DEAR MISS MANNERS: I'm distressed about the proper usage of the words "mistress" and "affairs."
I was raised to believe that an affair is between a married person and an unmarried person. If the unmarried person is a woman, she is referred to as the man's mistress.
Lately, I've read newspaper articles describing a relationship between two unmarried people as an affair. The woman in that affair is referred to as a mistress. Which then raised the question of whether a person who is married, not living with his spouse and dating a woman is having an affair with his mistress or just dating someone.
Clearly an affair and a mistress are disparaging terms while "dating someone" is much more benign. I would hate for a woman to be wrongfully accused of being a mistress when she is merely a girlfriend.
GENTLE READER: This is the wrong subject on which to appeal to dear old-fashioned usage, Miss Manners is afraid. There was nothing nice said then about dating that included sleepovers. You are thinking of the distinction between two different terms: adultery, which involves a married person, and fornication, which is between single people. And neither of them was used kindly.
You might get some comfort from digging even more deeply into tradition, way back to the part that no one but Miss Manners remembers. Then you would find that until the 19th century, "mistress" was a benign word, the female equivalent of "mister." It had nothing to do with the activities to which you refer, but was merely an honorific that could refer equally to a respectable wife and a respectable single lady.
However, you would be better off objecting to the present usage of the term as sexist. The suggestion is that there is a master in charge, although no pejorative term is used for him, and a subservient mistress. It would be more reasonable to call both lovers, to use the impossibly coy terms boyfriend and girlfriend or to speak of them as Very Good Friends.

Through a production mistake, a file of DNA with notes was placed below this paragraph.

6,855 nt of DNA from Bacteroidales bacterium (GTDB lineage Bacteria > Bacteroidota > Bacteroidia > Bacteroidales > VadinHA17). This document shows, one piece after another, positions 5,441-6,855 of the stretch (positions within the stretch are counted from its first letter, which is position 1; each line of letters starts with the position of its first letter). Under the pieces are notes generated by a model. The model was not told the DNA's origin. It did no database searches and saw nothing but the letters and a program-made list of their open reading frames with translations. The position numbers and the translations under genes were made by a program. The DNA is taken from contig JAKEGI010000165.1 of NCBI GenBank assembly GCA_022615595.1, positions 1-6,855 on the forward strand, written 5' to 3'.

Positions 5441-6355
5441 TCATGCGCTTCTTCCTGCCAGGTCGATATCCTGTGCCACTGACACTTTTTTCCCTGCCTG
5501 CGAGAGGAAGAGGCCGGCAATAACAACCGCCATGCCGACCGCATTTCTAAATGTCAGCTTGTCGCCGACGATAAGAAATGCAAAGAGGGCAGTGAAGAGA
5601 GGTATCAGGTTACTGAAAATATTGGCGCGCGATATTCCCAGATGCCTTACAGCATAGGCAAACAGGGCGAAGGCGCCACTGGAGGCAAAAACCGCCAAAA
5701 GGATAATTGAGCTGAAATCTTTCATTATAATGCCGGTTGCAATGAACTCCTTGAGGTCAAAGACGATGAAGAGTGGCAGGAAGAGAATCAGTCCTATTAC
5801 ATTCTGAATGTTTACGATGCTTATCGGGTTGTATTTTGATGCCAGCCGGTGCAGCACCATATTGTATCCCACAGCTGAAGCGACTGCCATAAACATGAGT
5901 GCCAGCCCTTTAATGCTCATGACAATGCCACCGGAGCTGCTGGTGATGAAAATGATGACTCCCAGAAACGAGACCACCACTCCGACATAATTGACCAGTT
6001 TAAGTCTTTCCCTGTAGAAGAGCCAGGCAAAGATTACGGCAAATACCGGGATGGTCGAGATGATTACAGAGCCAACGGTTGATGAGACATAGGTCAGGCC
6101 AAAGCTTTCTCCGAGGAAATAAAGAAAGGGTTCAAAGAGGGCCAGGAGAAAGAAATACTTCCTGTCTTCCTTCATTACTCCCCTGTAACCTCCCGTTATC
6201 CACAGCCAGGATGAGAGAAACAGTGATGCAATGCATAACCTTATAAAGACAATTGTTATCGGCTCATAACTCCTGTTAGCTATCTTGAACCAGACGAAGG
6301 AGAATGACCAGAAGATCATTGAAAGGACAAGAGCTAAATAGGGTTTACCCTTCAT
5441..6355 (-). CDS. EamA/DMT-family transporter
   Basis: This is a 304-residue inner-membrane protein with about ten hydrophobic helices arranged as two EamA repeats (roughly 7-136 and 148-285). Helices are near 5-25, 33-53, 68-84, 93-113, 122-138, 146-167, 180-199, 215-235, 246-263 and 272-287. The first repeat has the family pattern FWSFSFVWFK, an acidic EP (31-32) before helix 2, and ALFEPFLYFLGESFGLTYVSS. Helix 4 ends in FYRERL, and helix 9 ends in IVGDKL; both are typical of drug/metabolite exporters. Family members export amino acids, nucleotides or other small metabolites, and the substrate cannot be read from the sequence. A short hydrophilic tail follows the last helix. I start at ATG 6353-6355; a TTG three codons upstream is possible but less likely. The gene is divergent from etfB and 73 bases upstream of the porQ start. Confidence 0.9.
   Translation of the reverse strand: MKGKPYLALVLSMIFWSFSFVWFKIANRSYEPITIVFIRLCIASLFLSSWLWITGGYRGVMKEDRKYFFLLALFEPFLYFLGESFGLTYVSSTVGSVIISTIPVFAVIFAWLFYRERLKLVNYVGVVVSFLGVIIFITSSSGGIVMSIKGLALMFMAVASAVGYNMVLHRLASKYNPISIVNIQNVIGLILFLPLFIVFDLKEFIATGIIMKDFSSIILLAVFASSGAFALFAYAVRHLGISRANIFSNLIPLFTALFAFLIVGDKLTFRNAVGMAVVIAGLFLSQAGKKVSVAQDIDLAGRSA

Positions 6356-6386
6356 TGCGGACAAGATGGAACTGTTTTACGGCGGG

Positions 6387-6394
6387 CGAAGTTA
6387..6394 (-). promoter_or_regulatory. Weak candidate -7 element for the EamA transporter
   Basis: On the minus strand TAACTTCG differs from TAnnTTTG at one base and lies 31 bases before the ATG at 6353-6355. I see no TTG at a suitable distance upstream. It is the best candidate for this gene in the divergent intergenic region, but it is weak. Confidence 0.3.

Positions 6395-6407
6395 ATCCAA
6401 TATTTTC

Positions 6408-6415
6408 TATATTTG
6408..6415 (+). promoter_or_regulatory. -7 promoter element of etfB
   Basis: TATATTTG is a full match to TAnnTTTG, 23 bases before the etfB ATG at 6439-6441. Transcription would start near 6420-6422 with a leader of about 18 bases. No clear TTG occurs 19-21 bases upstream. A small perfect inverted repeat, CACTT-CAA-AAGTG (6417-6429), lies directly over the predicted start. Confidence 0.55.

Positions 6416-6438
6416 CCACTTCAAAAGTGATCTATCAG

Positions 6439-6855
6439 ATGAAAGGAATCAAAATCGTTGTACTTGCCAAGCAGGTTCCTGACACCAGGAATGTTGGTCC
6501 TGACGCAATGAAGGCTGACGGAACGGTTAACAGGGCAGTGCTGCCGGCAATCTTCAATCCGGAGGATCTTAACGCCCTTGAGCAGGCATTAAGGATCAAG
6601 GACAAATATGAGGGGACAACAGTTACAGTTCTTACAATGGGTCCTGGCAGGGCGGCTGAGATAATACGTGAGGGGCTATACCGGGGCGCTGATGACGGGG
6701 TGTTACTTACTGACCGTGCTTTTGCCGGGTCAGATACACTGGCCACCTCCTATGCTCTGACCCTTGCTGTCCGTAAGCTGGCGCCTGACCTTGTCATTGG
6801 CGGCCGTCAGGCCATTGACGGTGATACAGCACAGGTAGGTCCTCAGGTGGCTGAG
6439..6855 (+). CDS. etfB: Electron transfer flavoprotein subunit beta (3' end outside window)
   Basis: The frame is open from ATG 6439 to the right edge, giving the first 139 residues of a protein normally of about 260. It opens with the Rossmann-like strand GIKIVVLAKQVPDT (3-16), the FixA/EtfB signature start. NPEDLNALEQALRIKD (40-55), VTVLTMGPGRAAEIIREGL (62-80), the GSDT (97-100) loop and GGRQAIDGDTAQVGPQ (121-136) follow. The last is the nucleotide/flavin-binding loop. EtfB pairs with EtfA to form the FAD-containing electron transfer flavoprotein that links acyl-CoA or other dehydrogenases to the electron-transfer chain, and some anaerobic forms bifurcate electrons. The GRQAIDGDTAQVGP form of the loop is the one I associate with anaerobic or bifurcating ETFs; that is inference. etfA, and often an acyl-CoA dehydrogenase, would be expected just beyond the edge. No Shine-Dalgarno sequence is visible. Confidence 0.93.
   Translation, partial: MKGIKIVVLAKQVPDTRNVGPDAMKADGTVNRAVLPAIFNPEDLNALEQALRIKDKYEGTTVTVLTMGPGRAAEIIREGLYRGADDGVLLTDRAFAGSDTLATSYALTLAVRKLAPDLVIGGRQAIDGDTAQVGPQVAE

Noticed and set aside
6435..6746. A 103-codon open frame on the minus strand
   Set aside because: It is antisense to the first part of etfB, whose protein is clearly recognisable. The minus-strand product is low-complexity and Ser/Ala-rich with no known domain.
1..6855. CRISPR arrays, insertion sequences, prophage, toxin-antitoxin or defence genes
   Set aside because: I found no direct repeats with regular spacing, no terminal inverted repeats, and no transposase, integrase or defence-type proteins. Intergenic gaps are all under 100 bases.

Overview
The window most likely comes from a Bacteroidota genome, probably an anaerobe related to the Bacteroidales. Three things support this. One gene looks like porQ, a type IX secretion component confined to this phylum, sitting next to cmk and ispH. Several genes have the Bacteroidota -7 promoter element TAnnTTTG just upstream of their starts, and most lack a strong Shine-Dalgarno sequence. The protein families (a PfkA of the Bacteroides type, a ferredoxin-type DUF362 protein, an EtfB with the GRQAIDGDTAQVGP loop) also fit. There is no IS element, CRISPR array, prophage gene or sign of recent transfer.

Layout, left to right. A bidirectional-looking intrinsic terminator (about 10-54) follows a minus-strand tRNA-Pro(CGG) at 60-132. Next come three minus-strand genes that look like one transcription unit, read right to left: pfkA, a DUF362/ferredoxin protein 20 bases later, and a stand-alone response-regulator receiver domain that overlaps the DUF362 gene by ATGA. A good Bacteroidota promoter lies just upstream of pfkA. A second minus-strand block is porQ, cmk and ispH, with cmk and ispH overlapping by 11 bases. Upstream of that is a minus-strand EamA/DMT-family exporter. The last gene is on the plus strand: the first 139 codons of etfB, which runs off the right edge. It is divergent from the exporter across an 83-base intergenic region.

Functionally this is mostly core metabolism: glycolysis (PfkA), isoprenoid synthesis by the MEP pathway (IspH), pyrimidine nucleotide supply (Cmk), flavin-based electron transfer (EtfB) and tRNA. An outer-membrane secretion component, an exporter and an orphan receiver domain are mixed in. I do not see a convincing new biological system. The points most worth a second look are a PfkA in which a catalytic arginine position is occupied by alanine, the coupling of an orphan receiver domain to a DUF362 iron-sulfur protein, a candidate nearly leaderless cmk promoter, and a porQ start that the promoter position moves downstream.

That last is Miss Manners' choice. Distinguishing between dating and having an affair nowadays gives her more information about any individuals in question than she cares to have.
DEAR MISS MANNERS: My vanity has put me in a frustrating situation. I had an appointment with an excellent hair stylist. The appointment was mixed up. It was the stylist's fault. I was so mad I went to another stylist. My haircut does not even compare to my previous haircuts.
Since then, my stylist called and apologized and offered another appointment. I cannot show up with a haircut from another stylist. I don't know if I should call and make an appointment for a few weeks from now and hope for the best or avoid the stylist.
GENTLE READER: How about conquering your vanity?
Not your vanity about your hair, but the kind that prevents you from admitting to the stylist that you made a mistake in going to someone else. Miss Manners promises you that the stylist will not be sorry to see whatever mess needs his or her artistic touch.